What do all these fintech savings platforms have in common? Flexibility. This gives them an upper hand over incumbent providers, as customers can instantly change roundup amounts, pause saving, or withdraw money back to their bank accounts.

How ClearBank supports savings providers

Incumbent banks have been criticised for being slow to pass on interest rate rises to their savings customers. This presents an enormous growth opportunity for challengers. However, in a crowded market, challengers’ ability to further grow their customer base will require them to be competitive and ensure their services appear high on the tables of sites such as Money Saving Expert and MoneySuperMarket.

While these firms can offer wallets to store funds by partnering with Electronic Money Institutions (EMIs) and Electronic Payment Institutions (EPIs), they cannot pass on interest to their clients (you can read more about the technical differences in our Buyer’s guide). As a result, savings and investment platforms are increasingly seeking to embed licensed banking services directly into their offerings to improve the user experience and offer interest rates that attract and retain new customers.

Firms like Chip and Raisin UK have already started using ClearBank’s Embedded Banking product, which enables them to pay interest to customers. The FSCS-protected funds are held securely at the Bank of England and earn interest proportionately, with ClearBank managing all the calculations and payments, while clients retain control of interest rates offered to customers.

This model enables our clients to focus on the customer experience while ClearBank takes care of the technical infrastructure.

For example, Raisin UK customers benefit from Confirmation of Payee (CoP), which provides an additional layer of security when customers transfer funds into their customer account, powered by ClearBank’s API. This supports a more efficient fund transfer and account opening processes, allowing customers to begin earning returns on their savings even quicker as they transfer funds to savings accounts held by partner banks on the Raisin UK marketplace.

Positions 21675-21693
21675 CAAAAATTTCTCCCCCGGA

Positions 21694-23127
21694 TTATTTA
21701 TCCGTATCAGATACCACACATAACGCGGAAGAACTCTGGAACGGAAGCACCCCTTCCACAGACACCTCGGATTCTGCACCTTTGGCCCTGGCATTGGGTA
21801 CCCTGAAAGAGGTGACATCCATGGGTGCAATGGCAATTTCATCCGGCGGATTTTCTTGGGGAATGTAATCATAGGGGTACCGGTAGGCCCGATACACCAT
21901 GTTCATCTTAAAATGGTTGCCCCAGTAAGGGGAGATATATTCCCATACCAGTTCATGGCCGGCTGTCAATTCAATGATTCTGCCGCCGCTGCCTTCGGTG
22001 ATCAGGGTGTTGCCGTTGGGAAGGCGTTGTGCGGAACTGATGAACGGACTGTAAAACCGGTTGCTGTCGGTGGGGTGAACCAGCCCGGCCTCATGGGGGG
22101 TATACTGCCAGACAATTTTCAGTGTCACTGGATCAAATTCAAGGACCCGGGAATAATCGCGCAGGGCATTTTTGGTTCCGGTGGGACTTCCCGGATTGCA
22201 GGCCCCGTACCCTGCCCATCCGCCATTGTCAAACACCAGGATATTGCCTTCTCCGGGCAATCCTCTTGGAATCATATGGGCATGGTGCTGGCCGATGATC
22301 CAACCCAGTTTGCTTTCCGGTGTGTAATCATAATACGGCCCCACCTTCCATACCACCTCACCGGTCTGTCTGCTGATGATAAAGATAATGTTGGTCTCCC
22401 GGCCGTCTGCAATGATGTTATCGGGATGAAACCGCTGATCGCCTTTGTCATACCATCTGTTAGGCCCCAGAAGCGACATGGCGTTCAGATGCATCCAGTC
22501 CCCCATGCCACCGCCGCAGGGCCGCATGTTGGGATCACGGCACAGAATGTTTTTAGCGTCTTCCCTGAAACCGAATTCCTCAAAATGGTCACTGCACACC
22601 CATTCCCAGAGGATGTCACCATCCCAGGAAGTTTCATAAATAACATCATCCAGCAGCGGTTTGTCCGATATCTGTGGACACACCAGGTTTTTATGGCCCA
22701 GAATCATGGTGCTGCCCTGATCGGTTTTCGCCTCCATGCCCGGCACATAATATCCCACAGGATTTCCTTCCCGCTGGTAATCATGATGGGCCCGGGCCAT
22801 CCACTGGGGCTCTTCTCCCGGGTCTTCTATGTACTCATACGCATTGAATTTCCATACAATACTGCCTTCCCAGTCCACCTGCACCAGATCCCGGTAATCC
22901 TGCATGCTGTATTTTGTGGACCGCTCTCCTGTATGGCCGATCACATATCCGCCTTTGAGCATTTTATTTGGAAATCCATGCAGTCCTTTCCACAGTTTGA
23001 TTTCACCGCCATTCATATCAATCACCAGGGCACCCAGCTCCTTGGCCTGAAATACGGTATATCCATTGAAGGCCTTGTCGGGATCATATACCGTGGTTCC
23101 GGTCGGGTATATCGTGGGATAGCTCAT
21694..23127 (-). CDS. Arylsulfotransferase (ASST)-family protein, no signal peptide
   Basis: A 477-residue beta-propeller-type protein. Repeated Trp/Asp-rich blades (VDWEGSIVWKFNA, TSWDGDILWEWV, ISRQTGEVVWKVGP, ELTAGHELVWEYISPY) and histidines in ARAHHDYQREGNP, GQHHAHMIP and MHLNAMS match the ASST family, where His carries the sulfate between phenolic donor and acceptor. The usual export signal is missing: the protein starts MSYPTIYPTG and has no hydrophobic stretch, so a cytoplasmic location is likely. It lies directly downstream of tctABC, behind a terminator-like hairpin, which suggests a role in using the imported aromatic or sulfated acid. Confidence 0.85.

“As we enter the next phase of the business, continuing to scale the platform through new customers and banking partners, an embedded banking solution was required to help match this scale and speed. ClearBank operates the perfect solution to enable us to do this and we are excited about the road ahead.”

Steven Amos, CEO of Raisin UK

Do these challenges resonate with your business? To find out how ClearBank can support you in competing with incumbent banks and new challengers to deliver a great savings experience, get in touch.

Charlotte Bell is a senior account executive within ClearBank’s Non-Bank Financial Institutions team. She has over a decade of experience in financial services, having started her career at NatWest/RBS within payments and digital product management before moving into cash management sales.